Growth in the number of cases on April 27 was the lowest in more than a month. Besides, the number of recoveries is increasing, and the number of patients in critical condition is falling. Australia, which has avoided a significant spread of the disease and many deaths, is beginning to ease restrictions for businesses.
This news spurred demand for risk assets and helped the Australian currency to rise to a 6-week high, recovering three-quarters of its decline from the peak levels of March.
The positive dynamics of the Australian currency may be a manifestation of a broader business recovery process in the Asia-Pacific region, which was the first to suffer from the new coronavirus. Also, in 2008 AUDUSD reversed towards growth shortly before the beginning of a broader markets reversal. Then the driver for the Australian dollar was an extensive stimulus program in China. Now there are many smaller programs, but they are supported by softening of credit conditions from the People’s Bank of China. So the experience of 2009 may well apply to the current situation, making AUDUSD an indicator.
Elsewhere there is an interesting turn in the European currency market. EURCHF in the previous two weeks found its “bottom” near 1.05. Considering the nature of the movement, it was managed by the Swiss National Bank. SNB may use ceiling for EURCHF in attempt to stop the strengthening of the franc above 5-year highs against the euro. Earlier, on March 9 the USDCHF also turned sharply up from the lower bound of its 5-year trading range.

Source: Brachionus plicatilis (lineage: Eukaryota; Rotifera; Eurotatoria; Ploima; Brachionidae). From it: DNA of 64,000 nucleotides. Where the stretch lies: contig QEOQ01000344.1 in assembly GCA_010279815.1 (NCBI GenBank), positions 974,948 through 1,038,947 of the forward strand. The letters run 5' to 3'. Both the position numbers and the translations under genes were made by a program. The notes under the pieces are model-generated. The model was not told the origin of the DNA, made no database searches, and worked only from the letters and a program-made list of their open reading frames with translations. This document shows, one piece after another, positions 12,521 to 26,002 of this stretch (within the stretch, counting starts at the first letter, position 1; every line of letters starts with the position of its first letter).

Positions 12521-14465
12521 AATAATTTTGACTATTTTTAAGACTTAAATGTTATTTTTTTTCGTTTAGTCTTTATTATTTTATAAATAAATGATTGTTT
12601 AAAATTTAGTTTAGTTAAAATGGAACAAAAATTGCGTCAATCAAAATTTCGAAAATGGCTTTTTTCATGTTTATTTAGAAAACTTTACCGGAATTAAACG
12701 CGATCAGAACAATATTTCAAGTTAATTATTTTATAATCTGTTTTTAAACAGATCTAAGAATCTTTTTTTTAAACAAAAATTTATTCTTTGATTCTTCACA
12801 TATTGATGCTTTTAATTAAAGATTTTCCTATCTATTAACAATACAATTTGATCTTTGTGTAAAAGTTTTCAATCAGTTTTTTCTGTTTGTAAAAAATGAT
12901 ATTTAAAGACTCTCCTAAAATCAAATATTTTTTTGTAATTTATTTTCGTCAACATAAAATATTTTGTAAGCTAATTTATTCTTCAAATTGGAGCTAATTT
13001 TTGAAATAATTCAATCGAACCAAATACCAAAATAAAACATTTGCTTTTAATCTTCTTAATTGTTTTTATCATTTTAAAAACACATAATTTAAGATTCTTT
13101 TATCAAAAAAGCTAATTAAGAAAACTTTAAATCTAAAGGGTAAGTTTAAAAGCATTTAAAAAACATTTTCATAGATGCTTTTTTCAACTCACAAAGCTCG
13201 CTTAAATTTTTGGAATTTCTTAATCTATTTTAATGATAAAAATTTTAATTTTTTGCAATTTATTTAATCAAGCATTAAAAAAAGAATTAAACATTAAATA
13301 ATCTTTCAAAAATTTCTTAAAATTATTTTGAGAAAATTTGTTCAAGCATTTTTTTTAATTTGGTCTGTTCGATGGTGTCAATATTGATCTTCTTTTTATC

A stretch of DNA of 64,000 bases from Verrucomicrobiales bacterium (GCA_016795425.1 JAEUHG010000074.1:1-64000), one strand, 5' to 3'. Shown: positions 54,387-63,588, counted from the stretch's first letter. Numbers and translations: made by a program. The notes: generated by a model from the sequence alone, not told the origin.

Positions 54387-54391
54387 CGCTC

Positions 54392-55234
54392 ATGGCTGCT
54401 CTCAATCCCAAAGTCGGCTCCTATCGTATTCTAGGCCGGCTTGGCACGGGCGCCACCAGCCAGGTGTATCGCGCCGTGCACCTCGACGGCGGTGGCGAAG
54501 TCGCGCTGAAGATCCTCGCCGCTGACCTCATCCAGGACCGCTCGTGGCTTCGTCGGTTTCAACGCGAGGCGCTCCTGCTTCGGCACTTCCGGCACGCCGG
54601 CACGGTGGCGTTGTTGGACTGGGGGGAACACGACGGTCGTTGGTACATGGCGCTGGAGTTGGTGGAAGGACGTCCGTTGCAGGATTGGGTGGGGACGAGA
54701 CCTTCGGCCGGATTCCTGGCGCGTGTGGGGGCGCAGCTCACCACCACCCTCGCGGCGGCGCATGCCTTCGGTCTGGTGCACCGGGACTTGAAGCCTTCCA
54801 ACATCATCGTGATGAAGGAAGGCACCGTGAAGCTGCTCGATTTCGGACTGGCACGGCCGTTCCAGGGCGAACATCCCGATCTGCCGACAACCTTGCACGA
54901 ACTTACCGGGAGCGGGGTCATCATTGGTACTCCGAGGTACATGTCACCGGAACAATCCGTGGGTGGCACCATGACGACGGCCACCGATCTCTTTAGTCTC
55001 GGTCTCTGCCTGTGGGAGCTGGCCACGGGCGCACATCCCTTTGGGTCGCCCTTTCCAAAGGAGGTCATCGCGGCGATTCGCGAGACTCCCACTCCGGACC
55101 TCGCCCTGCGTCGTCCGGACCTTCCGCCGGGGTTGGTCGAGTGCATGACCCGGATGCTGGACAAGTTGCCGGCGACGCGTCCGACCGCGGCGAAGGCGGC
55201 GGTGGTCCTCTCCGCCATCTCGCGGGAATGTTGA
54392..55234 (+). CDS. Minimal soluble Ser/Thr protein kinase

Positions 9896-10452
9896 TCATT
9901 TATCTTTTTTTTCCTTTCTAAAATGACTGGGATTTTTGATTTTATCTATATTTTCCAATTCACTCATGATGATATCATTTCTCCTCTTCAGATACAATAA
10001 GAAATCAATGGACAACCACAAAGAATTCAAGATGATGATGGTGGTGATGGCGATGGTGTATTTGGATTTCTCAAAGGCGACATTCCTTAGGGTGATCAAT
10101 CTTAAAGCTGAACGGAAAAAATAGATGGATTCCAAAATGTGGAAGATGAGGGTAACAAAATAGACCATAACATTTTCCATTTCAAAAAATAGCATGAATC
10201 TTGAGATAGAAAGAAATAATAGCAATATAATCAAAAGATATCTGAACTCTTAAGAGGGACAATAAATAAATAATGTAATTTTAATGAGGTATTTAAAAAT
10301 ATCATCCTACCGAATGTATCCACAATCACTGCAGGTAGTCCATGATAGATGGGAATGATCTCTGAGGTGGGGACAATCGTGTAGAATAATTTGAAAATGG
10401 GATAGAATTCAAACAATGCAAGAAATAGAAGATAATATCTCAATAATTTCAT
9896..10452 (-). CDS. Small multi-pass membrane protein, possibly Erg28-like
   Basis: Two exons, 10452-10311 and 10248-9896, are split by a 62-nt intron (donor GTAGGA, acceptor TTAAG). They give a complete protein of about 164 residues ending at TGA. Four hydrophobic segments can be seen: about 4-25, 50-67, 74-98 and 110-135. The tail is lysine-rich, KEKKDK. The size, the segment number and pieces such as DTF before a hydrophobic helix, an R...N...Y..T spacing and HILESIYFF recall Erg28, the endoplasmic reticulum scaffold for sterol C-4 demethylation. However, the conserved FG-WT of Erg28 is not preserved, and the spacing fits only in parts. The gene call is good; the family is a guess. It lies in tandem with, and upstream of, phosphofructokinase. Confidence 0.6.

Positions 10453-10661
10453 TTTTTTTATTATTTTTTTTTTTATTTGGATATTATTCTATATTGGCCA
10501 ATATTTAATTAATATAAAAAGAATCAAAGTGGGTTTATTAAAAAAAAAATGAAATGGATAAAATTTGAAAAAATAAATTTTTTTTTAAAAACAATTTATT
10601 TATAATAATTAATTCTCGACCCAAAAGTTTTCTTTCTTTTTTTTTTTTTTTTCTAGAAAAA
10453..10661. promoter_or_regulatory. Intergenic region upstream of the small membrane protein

EURCHF rose yesterday by 0.8% as speculators may act on the SNB side selling the franc along with the markets. However, with tightening credit conditions on the markets, a fundamental stream may push EURCHF down again, forcing the central bank of a small country to protect its economy from an excessive strengthening of the franc.
It is interesting to know how many monetary authorities of other countries will perceive direct interventions at a time when everyone would like to push the competitiveness of their exports through currency depreciation
This article was originally posted on FX Empire
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